Day 104: Jesus was troubled

John 12:20-50 (spring AD 30, Monday of Passion Week)

This is what Jesus said in today’s reading, four days before being crucified:

“Now my soul is troubled, and what shall I say? ‘Father, save me from this hour?’ No, it was for this very reason I came to this hour. Father, glorify your name!” (v.27-28).

Compare that with what Jesus in Gethsemane, less than 24 hours before being nailed to the cross:

“Father, if you are willing, take this cup from me; yet not my will, but yours be done.” (Luke 22:42.

Jesus knew, his whole life, that he was sent to be the physical sacrifice that would lead to a spiritual (and ultimately physical) new birth for all God’s people. We see on the Monday of Passion Week the first sign of what would become more explicit by Thursday: the idea of being tortured to death while separated from his Father was, in itself, torture. And Jesus most emphatically did NOT want to go through it.

He was troubled on Monday, he would be almost overwhelmed by Thursday. But on Monday as on Thursday, he deferred the decision to his Father. He did not doubt the wisdom or the plan, however much he wanted it to be different.

This is hard for us to do, and a tough example to follow, even as we struggle with far less serious afflictions and situations than Jesus was faced with.

Most of the time God doesn’t signpost our sufferings, because they don’t typically involve grand destinations like the salvation of humanity. Most of the time when we suffer, (and for most of us, – every time we suffer), it’s far more mundane. Most suffering is designed to do nothing more than the provide the latest in a long line of lessons about how much we need God, how little we have without him, and how important it is to cling on to him. On some occasions it may be discipline, on a few occasions it may relate to guidance. At other times, it will be directly related to serving God.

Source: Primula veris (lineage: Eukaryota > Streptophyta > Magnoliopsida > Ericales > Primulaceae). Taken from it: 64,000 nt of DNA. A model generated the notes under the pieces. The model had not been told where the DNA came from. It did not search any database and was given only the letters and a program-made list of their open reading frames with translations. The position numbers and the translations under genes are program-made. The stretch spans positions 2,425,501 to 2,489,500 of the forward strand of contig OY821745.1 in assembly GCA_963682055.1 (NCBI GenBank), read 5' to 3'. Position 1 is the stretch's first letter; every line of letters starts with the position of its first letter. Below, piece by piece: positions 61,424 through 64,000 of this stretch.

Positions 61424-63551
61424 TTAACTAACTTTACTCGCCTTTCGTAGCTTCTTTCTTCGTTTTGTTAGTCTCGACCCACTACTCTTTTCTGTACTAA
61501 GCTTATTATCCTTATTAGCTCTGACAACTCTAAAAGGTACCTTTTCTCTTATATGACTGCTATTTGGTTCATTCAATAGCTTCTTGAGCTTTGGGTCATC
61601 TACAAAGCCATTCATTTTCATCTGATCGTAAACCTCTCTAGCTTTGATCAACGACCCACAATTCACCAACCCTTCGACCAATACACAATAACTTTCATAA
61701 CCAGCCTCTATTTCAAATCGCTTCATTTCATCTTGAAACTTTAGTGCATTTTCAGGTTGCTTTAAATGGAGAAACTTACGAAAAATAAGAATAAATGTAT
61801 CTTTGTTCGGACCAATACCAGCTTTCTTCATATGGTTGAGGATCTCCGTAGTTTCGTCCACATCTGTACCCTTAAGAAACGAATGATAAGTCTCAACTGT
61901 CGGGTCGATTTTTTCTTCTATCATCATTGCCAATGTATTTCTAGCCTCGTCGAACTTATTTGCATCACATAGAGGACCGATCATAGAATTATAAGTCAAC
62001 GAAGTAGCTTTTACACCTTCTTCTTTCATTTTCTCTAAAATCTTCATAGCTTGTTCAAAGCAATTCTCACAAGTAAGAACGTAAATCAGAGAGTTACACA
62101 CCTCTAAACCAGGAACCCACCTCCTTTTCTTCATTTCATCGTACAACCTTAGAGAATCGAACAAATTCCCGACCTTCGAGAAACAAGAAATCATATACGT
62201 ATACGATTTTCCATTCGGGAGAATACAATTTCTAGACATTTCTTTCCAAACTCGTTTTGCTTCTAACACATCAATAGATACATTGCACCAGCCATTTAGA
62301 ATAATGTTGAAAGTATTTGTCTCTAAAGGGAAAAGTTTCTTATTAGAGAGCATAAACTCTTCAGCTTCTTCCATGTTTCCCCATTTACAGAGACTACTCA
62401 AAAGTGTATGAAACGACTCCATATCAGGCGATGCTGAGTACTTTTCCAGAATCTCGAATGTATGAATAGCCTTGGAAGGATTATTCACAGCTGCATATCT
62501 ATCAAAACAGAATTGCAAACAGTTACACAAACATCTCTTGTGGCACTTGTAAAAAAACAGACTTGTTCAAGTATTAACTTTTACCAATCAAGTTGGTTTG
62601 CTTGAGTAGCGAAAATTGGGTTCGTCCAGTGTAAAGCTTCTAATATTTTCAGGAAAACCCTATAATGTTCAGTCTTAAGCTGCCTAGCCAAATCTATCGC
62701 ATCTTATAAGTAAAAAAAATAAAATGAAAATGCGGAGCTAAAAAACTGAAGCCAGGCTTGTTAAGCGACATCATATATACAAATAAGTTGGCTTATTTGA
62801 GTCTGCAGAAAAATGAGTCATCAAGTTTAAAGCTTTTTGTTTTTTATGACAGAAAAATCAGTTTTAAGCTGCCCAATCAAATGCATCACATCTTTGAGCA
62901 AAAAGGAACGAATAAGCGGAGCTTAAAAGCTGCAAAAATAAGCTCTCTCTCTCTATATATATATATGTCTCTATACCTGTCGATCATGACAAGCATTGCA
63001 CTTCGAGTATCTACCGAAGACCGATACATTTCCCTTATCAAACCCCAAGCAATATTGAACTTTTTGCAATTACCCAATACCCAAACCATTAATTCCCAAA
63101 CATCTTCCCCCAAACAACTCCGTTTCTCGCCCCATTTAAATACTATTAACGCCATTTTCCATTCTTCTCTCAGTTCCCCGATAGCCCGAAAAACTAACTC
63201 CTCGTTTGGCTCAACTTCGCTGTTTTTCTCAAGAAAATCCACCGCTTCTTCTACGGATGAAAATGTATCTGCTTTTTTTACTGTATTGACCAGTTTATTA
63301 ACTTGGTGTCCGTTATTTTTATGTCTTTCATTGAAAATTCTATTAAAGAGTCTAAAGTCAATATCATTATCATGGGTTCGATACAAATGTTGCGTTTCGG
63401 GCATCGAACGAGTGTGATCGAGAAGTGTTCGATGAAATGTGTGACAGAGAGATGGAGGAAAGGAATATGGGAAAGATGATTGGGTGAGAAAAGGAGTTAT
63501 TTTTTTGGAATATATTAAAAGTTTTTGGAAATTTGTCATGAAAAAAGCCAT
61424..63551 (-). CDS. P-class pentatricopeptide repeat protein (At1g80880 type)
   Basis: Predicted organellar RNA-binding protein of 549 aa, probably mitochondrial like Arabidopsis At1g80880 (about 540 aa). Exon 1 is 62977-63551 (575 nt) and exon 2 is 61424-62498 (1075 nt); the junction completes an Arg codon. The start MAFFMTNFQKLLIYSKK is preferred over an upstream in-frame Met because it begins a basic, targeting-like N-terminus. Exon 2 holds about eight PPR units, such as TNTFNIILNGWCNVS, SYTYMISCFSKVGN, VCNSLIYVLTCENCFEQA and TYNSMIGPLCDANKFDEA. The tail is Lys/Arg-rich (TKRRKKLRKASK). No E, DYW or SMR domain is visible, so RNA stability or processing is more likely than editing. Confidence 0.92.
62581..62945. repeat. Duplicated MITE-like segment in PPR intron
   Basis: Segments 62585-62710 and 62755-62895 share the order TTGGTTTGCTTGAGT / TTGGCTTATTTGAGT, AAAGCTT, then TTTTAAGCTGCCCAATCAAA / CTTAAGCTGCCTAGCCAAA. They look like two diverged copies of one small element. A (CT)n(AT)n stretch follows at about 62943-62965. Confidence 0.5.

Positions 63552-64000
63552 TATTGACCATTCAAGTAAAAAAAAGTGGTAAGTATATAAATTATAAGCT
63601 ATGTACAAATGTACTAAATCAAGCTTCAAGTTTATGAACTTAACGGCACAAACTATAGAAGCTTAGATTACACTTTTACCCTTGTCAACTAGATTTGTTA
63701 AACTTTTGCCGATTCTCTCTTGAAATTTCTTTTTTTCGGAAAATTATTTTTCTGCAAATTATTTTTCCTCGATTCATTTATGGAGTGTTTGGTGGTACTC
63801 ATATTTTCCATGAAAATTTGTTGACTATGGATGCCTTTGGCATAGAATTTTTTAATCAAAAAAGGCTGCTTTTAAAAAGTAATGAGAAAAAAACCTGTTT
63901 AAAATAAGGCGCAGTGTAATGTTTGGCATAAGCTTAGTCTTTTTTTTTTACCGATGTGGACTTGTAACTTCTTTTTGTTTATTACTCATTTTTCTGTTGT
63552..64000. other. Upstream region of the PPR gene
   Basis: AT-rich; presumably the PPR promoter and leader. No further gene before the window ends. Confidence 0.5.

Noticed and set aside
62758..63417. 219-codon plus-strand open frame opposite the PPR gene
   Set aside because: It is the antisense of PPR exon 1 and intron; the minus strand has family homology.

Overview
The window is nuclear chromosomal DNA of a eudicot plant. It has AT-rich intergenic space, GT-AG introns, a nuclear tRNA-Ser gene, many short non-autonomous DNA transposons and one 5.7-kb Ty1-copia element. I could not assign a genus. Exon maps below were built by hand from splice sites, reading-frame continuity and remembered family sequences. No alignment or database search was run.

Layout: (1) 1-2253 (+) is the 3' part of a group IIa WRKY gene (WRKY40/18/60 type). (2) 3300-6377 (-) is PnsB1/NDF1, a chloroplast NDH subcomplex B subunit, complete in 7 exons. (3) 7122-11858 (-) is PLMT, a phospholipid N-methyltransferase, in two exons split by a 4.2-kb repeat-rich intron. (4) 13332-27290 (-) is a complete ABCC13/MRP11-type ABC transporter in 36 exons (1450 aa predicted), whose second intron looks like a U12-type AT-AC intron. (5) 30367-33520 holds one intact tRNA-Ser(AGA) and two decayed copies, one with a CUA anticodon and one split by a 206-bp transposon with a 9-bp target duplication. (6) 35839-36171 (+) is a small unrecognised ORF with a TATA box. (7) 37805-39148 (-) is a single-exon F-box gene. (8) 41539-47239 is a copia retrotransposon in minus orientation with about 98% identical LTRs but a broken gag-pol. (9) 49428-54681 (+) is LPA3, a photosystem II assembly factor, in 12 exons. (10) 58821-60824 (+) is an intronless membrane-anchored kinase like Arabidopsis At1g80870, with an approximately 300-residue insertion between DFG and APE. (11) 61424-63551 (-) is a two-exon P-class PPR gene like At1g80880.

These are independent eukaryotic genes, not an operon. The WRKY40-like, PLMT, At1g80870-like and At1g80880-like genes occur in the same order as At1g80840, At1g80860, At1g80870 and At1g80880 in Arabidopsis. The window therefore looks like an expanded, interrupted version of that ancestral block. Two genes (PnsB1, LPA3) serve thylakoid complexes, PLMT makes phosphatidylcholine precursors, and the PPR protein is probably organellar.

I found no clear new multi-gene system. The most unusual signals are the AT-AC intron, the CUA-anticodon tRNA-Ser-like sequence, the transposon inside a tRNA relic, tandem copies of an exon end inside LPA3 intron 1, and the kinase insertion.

So…should we pray for suffering to go, or shouldn’t we?

I can’t think of ANY suffering that I would welcome, and nothing in the Bible tells me that I should. And I would ALWAYS pray for suffering to go away.

And yet when we suffer for any reason, we should use it to relearn our need of God, which draws us closer to him and helps us to find greater joy in him.

And when we suffer for the sake of the gospel, we should rejoice that we are counted worthy, and be encouraged that our suffering for Christ is evidence that we will have glory with Christ.

Don’t be ashamed that suffering troubles you. Of course it troubles you. It troubles me. Let’s just pray that when we suffer, it will drive us towards God in prayer, as it did with Jesus, rather than away from him in despair.


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